Oil and Gas

Oil and Gas | Reservoir Development

Reservoir Characterization and Geostatistical Modeling in Field Development

Course Code: N058
Instructors:  Jeffrey Yarus
Course Outline:  Download
Format and Duration
5 days

Summary

This course delivers expertise in the applied geostatistical methods that are an essential underpinning of effective modern reservoir characterization and modeling. Variograms, kriging, and stochastic simulation are thoroughly explained from their basics upwards and illustrated in their application to modeling problems.

The appropriate use of these methods can not only create a better understanding of the subsurface, but also improve production and drive down the cost per barrel of oil equivalent. 

Feedback

The course is very comprehensive and provides a good balance between theory, examples and exercises.

Duration and Training Method

This is a classroom course. Computer exercises constitute about 25% of the class time.

Course Overview

Participants will learn to:

  1. Assess modern quantitative reservoir characterization and modeling techniques.
  2. Design data quality control and analysis strategies for classical univariate and bivariate statistical methods.
  3. Appraise the similarities and differences between traditional statistical methods and geostatistical methods.
  4. Construct variograms and formulate their use in spatial analysis and “mapping” of geosciences data.
  5. Formulate strategies to provide more spatially rigorous reservoir models, using geostatistical interpolation and stochastic simulation methods.
  6. Illustrate the use of kriging and collocated co-kriging to provide the most-likely reservoir model.
  7. Characterize commonly used conditional simulation methods, illustrate their use, highlight their pros and cons for capturing heterogeneity, and assessing uncertainty through the construction of multiple realizations.
  8. Assemble the essential elements of a static 3D reservoir model from structural framework through to petrophysical integration, ready for use in dynamic simulation and other downstream operations like drilling and completion.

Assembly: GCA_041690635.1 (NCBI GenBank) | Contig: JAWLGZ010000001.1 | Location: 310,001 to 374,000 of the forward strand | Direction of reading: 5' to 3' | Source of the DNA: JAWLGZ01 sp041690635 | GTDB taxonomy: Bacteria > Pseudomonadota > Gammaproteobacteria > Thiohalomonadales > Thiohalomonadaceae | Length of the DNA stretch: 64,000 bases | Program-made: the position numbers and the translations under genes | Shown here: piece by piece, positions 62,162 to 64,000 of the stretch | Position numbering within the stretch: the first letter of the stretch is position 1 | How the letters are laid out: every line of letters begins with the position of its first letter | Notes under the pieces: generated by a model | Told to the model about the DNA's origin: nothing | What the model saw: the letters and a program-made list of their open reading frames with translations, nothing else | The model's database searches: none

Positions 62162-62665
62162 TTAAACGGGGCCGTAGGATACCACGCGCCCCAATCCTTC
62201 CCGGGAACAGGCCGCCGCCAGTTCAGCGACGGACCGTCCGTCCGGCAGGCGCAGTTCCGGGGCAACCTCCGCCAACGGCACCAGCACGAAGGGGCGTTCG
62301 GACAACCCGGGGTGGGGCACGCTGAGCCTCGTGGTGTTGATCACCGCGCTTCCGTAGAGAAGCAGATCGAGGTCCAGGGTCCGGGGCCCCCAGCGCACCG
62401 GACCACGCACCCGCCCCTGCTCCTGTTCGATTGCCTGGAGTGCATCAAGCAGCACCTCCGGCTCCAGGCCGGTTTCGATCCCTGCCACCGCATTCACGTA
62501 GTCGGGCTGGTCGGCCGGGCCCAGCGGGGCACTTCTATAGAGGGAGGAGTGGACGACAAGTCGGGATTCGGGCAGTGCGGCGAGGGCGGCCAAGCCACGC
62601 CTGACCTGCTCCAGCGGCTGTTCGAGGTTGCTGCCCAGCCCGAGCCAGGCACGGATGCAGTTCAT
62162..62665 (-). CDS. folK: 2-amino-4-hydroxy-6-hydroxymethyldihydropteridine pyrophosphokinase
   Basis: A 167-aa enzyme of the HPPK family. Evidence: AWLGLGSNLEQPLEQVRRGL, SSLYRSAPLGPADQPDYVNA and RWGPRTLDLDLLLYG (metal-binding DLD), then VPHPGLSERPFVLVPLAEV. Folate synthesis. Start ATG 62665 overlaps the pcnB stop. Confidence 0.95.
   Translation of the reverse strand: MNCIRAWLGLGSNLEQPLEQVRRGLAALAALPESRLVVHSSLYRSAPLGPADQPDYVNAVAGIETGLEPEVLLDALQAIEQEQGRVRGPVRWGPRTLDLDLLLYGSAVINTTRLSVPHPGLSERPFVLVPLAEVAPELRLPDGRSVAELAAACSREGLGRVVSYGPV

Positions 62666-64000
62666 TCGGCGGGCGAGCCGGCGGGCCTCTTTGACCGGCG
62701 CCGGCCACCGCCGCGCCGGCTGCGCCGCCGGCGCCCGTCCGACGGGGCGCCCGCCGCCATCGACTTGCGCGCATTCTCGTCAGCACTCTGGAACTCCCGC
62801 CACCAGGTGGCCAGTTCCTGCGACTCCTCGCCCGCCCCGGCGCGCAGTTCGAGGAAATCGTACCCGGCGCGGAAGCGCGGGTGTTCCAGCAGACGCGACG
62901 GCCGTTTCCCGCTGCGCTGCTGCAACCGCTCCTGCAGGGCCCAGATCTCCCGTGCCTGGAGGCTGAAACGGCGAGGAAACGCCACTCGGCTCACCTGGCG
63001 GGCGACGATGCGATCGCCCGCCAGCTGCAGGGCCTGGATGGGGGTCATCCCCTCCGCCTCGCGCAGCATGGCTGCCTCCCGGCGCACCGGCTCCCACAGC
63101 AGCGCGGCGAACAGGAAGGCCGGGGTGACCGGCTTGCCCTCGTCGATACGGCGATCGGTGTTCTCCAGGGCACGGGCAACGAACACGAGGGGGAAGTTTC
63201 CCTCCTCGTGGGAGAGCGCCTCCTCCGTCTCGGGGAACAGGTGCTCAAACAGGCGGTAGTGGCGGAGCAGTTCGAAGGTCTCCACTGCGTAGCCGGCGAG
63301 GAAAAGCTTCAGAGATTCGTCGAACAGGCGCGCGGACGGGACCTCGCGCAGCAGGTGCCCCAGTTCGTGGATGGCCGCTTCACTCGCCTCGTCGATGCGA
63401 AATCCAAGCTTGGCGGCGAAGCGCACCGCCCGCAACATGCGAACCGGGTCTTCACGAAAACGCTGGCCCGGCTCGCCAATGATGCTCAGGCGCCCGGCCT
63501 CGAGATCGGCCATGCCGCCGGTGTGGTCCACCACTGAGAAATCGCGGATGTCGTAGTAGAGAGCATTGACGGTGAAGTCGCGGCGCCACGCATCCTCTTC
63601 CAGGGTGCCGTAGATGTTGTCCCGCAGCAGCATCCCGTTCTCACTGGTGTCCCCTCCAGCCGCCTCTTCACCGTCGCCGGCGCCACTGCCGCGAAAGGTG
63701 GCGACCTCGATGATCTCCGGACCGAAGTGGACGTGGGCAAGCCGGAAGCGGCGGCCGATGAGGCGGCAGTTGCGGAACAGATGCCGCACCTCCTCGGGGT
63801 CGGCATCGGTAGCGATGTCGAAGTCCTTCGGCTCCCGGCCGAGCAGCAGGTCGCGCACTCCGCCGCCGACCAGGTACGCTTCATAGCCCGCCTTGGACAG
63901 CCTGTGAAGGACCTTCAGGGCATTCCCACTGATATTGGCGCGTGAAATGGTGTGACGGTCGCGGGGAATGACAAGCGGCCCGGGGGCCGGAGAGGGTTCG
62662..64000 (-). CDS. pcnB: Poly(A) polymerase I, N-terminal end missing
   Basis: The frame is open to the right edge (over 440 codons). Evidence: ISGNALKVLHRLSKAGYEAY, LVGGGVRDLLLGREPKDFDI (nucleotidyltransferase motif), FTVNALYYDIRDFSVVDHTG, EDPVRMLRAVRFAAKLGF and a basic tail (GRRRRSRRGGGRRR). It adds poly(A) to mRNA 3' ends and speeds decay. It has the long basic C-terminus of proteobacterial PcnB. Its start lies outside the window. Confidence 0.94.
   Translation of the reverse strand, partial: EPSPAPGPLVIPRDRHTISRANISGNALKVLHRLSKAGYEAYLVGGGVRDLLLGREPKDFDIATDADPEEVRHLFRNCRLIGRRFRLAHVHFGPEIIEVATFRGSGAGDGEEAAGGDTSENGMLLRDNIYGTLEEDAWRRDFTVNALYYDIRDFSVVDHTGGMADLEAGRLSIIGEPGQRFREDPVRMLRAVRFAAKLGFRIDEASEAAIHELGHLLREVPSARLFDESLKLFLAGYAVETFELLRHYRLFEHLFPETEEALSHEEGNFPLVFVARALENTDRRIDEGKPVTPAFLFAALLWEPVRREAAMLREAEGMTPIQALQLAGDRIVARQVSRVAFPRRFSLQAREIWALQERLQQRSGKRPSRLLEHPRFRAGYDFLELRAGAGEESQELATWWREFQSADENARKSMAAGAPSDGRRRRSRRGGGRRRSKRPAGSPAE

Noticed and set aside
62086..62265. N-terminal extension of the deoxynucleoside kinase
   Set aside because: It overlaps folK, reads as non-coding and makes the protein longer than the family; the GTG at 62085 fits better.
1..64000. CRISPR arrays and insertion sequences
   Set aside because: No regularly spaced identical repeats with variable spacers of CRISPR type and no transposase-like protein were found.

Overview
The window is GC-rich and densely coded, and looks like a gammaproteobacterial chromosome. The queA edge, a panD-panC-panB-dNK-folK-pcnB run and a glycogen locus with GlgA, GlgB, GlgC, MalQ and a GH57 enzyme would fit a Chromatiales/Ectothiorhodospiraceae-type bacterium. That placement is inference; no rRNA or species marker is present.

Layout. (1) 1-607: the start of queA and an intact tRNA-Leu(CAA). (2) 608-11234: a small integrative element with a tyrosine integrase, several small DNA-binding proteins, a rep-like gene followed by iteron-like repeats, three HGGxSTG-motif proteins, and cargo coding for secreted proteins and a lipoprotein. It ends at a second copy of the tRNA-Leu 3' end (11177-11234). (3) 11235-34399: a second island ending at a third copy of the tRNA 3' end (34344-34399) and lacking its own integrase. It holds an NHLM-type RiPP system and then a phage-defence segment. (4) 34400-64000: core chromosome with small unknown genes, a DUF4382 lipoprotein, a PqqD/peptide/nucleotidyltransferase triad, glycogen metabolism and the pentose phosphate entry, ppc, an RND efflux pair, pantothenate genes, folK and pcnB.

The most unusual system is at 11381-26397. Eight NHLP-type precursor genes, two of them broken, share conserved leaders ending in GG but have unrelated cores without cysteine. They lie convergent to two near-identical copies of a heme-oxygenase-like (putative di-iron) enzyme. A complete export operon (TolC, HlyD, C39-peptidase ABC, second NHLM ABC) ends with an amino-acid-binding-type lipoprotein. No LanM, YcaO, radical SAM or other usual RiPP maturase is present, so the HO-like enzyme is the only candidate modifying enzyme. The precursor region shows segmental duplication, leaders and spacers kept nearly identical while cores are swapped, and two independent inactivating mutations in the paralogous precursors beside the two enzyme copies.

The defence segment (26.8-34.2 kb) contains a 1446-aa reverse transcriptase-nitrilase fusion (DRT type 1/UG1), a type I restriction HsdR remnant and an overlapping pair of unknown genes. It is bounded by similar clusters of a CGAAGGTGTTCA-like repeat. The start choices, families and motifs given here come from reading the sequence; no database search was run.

9. Discuss the differences between uncertainty assessment, sensitivity analysis, and risk analysis in reservoir characterization.
  10. Evaluate reservoir heterogeneity and discuss upscaling criteria to capture the scale of critical resolution that addresses stated objectives.
  11. Formulate reservoir model ranking criteria and evaluate their importance within an overall development plan.

Reservoir characterization technology has changed dramatically over the last two decades. Reservoir modeling software now has a wide range of powerful statistical and geostatistical functionality and has spread rapidly through the industry as PCs have become faster and user interfaces have simplified the application of complex methods. Further, data analytics and geostatistics is becoming increasing available through popular public computing platforms such as R and Python.  However, the understanding required to make optimum use of this functionality has not kept pace and users continue to struggle with understanding many fundamental principles. Hence, a number of misunderstandings and poor workflows have become commonplace. This course addresses these misunderstandings and poor workflows in order to improve your effectiveness in reservoir modeling. Classroom exercises utilize R and R Studio, but the learnings are also applicable to all other software platforms both public and commercial.

          • Introduction
            • What is reservoir characterization?
            • What is geostatistics?
            • Reservoir characterization today
            • The basic workflow
          • Overview of Classic Statistical Principles
            • Exploratory data analytics and project design
            • Statistical measures
          • Spatial Analysis and Modeling
            • Variography, variograms and modeling
          • R: Workshop 1: Data Analytics and Spatial Modeling
          • Geostatistical Estimation
            • Principles of Kriging and Cokriging
            • Kriging workflows
          • Principles of Conditional Simulation and Cosimulation